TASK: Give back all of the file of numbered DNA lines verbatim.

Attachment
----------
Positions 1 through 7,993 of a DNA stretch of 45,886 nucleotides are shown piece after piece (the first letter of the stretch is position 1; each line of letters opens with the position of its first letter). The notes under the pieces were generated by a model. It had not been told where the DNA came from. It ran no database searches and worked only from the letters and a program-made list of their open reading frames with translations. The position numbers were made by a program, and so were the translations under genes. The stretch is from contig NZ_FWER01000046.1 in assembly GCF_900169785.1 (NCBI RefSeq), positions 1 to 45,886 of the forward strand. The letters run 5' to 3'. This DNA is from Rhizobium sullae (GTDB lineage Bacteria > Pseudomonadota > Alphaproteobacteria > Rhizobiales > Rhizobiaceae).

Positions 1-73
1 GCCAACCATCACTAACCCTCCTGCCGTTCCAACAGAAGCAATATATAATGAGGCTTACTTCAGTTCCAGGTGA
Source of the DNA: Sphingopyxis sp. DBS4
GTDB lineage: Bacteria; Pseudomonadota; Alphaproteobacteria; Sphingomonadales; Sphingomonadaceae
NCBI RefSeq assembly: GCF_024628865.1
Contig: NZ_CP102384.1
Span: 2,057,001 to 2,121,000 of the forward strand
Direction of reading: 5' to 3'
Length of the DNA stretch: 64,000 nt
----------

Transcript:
Positions 1 through 7,993 of a DNA stretch of 45,886 nucleotides are shown piece after piece (the first letter of the stretch is position 1; each line of letters opens with the position of its first letter). The notes under the pieces were generated by a model. It had not been told where the DNA came from. It ran no database searches and worked only from the letters and a program-made list of their open reading frames with translations. The position numbers were made by a program, and so were the translations under genes. The stretch is from contig NZ_FWER01000046.1 in assembly GCF_900169785.1 (NCBI RefSeq), positions 1 to 45,886 of the forward strand. The letters run 5' to 3'. This DNA is from Rhizobium sullae (GTDB lineage Bacteria > Pseudomonadota > Alphaproteobacteria > Rhizobiales > Rhizobiaceae).

Positions 1-73
1 GCCAACCATCACTAACCCTCCTGCCGTTCCAACAGAAGCAATATATAATGAGGCTTACTTCAGTTCCAGGTGA
Source of the DNA: Sphingopyxis sp. DBS4
GTDB lineage: Bacteria; Pseudomonadota; Alphaproteobacteria; Sphingomonadales; Sphingomonadaceae
NCBI RefSeq assembly: GCF_024628865.1
Contig: NZ_CP102384.1
Span: 2,057,001 to 2,121,000 of the forward strand
Direction of reading: 5' to 3'
Length of the DNA stretch: 64,000 nt